As an initial step to establish transportation system which could meet diverse needs, PUSTRAL-UGM in collaboration with DMC Yogyakarta and UCP (United Cerebral Palsy) Indonesia had organized a series of activities specially designed for diffables. The main objective was to provide access as wide as possible for diffables to their legal rights on the road (driver license and vehicle modification).
The activity started with medical check-up on August 22, 2014. The medical team came from Rumah Sakit Akademik UGM and consisted of 5 doctors, 1 neurologist, 1 medical rehabilitation specialist, and 4 nurses. There were 180 participants in total taking part in this medical check-up. On the next day, August 23, 2014, participants joined a public lecture on road safety, riding/driving ethics, material for driving license test both theory and practical. Meanwhile, the speakers came from PUSTRAL-UGM, Directorate of Traffic of Yogyakarta Police Department, Sleman Police Department, and Gunung Kidul Police Department. (Supanggung/Muadz)
Act No. 18 Year 2012 on Food emphasizes the duty of the state to realize the availability, affordability, and fulfilment of adequate, safe, quality, and nutritionally balanced food consumption, both at national and regional as well as individual levels, and evenly sustainable across the country. Every citizen has the right for fair, equitable, and sustainable food fulfilment based on Food Sovereignty, Food Independence, and Food Security. The clause indicates that compliance with food is part of Indonesian citizens’ rights which is guaranteed in the 1945 Constitution.
In line with this, Presidential Regulation No. 26 Year 2012 on the National Logistics System (Sislognas) as an effort to boost the nation’s competitiveness on produced food-related goods or commodities and to ensure the right to food evenly has also endorsed.
There are three main things that need to be focused on food management, namely: (1) food availability based on optimal utilization of local resources; (2) food affordability from physical and economical aspects of the entire population; and (3) food and nutrition use or consumption for healthy, active, and productive living. In terms of physical affordability, condition of infrastructure/facility becomes an important key support aspect for the success of food management.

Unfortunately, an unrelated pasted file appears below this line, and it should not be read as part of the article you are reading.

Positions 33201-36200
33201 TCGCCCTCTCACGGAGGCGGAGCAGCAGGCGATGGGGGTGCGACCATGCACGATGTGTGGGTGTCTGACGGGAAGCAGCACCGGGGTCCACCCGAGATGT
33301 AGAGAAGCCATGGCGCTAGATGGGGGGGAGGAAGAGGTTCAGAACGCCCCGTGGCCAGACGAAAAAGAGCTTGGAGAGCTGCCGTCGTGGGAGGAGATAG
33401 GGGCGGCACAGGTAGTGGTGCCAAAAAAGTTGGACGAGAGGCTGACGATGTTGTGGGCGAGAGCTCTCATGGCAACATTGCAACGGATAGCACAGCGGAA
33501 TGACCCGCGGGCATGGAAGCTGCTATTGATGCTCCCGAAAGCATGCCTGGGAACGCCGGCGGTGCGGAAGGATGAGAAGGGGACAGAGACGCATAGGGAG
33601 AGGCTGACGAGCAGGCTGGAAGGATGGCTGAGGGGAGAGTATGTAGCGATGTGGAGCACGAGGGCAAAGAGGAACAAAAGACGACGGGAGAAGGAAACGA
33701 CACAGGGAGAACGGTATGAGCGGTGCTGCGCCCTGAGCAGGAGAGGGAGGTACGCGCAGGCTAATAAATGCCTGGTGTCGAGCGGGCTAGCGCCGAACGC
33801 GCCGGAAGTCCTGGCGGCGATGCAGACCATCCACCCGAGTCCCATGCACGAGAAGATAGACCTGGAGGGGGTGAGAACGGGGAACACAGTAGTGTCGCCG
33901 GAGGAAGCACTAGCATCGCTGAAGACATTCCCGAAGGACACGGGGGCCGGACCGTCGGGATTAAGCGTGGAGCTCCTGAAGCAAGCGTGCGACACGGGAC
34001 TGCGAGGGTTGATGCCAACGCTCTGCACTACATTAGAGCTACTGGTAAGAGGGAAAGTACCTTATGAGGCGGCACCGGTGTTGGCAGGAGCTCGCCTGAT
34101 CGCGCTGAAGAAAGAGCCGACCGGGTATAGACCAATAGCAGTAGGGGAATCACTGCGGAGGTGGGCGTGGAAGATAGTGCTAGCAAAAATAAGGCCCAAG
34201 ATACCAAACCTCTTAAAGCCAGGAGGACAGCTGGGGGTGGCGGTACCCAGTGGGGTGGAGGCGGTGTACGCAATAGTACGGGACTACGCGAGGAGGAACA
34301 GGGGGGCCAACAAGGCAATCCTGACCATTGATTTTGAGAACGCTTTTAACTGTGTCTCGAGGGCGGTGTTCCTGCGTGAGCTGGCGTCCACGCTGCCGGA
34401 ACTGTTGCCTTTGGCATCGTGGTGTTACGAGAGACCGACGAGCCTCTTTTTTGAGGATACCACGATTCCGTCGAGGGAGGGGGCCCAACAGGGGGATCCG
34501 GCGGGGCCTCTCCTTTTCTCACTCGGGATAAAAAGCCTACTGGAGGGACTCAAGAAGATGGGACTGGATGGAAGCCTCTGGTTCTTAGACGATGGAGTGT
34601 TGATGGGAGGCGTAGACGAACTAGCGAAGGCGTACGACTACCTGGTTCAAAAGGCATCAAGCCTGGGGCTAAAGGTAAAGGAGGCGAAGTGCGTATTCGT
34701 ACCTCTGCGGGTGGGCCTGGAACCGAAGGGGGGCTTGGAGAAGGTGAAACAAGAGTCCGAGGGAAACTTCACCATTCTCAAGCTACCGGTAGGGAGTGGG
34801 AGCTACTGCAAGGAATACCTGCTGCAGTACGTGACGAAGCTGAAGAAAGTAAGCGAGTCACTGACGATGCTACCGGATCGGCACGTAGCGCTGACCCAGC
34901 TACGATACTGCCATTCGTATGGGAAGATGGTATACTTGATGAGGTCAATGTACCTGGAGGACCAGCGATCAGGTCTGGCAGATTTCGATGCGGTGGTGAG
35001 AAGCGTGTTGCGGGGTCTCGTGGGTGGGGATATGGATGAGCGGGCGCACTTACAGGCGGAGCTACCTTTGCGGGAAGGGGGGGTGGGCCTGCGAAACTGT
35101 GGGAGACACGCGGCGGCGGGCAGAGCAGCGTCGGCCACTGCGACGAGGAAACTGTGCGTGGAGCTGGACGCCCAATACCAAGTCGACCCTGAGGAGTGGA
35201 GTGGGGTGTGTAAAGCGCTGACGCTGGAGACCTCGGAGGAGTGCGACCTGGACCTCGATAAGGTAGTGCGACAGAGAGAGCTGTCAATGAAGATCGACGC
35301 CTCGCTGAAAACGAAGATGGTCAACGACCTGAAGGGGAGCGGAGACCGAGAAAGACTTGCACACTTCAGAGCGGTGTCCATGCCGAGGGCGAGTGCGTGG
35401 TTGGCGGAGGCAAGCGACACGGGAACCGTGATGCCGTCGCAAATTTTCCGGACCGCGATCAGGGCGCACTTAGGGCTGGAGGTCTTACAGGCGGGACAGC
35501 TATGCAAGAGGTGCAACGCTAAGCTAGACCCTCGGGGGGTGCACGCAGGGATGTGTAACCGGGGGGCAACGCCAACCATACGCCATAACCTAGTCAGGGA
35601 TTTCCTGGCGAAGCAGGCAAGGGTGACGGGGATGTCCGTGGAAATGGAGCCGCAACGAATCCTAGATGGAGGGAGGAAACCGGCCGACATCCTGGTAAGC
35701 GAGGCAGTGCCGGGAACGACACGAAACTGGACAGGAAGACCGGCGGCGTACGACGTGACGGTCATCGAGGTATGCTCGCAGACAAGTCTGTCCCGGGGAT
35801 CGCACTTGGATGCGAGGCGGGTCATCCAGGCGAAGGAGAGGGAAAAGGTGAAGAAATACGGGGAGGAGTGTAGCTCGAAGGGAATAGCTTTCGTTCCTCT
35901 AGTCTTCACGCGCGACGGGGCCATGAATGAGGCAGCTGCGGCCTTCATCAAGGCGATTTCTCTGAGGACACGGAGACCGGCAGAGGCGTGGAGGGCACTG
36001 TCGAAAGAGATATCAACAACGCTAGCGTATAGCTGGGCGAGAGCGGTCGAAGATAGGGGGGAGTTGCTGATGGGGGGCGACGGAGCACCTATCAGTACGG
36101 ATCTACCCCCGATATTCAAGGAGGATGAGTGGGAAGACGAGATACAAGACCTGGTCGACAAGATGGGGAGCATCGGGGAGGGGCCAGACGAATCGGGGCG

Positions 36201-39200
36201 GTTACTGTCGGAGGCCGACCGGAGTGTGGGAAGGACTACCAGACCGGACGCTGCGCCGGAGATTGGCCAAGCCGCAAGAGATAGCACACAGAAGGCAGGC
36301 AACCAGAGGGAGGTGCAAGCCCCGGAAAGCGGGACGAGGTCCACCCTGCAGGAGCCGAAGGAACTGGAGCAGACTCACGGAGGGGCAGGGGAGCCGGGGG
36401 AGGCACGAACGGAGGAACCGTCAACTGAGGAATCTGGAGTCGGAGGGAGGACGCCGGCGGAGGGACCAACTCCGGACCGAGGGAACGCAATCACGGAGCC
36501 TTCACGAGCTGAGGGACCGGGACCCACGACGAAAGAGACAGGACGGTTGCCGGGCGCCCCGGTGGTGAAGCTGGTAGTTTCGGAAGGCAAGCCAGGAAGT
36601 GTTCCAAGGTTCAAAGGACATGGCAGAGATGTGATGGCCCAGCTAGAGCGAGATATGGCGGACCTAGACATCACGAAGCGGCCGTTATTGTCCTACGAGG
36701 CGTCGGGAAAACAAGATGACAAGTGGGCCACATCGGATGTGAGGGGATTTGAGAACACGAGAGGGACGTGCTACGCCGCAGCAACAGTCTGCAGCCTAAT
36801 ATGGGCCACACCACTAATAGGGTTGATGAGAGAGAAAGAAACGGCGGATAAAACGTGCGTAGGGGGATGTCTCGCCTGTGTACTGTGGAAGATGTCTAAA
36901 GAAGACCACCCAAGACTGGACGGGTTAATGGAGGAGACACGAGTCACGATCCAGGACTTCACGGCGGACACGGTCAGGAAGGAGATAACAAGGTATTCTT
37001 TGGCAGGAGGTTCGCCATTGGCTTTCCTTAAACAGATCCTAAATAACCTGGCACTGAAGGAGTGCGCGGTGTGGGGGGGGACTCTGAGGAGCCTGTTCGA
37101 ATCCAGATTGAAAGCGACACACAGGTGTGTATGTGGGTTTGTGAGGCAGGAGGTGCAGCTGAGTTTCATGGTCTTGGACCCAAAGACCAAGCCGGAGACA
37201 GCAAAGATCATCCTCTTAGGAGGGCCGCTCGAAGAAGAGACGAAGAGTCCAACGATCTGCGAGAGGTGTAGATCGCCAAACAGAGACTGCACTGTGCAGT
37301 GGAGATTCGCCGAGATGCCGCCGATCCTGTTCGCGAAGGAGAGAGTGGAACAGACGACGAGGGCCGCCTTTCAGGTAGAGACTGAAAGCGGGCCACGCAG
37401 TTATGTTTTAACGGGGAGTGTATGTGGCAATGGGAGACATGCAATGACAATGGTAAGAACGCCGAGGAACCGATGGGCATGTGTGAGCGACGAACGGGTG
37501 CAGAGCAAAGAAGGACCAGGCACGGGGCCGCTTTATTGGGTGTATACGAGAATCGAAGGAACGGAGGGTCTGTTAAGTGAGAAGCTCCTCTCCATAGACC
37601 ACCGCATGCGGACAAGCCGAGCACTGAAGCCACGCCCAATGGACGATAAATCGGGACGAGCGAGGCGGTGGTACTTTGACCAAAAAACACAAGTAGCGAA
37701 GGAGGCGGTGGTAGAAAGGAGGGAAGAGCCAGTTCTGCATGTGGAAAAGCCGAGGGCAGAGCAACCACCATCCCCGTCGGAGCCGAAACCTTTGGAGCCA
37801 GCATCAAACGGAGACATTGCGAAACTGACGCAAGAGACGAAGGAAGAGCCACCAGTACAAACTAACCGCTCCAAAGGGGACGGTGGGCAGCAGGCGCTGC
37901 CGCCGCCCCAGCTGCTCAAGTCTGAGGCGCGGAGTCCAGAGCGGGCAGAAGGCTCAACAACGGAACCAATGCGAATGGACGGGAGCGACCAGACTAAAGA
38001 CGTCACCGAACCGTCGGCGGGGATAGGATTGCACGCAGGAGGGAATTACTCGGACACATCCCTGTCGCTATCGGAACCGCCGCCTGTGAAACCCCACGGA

However, the condition of facilities and infrastructure in Indonesia is still characterized by low accessibility, quality, or scope of services. Inequality of infrastructure conditions between western and eastern Indonesian region also becomes a significant obstacle to the implementation of food management. The existing facilities and infrastructure have not been fully able to be the backbone to support government’s measures to achieve food sovereignty.
In response, PUSTRAL-UGM held a SYNERGIA 2014 discussion with the theme of “Logistics System for competitiveness and food sovereignty”. This activity aimed to: (1) obtain an overview on challenges and strategies of policy implementation in order to realize national food sovereignty; (2) to discuss constraints and challenges of infrastructure development and logistics transportation services to support the realization of competitive national logistics system that is capable of supporting the creation of national food sovereignty; and (3) finding a solution to overcome various obstacles encountered.
The discussion activity in SYNERGIA 2014 involved policy makers from related Ministries /Institutions, associations, industry, practitioners, and academics. There were 200 participants involved in the discussion. The speakers at this event are: Dr. Kuncoro Harto Widodo (Director of PUSTRAL-UGM), Prof. Dr. Robert de Souza (Executive Director for The Logistics Institute – Asia Pacific, NUS), Ir. Saut Parulian Hutagalung, M.Sc. (Deputy Minister of Marine and Fisheries), Dr. Beni Rachman (Head of Food Sovereignty), Zaldi Masita (President of ALI – Indonesian Logistics Association), Poltak Ambarita (PDN Director General, Ministry of Commerce) and Dr. M. Pramono Hadi (PUSTRAL-UGM) as the moderator. The event was opened by the Rector of Universitas Gadjah Mada, Prof. Pratikno, while the keynote speech was delivered by Mr. Edi Putra Irawady (Deputy for coordination of commercial and entrepreneurial, CMEA). (Sulistiono)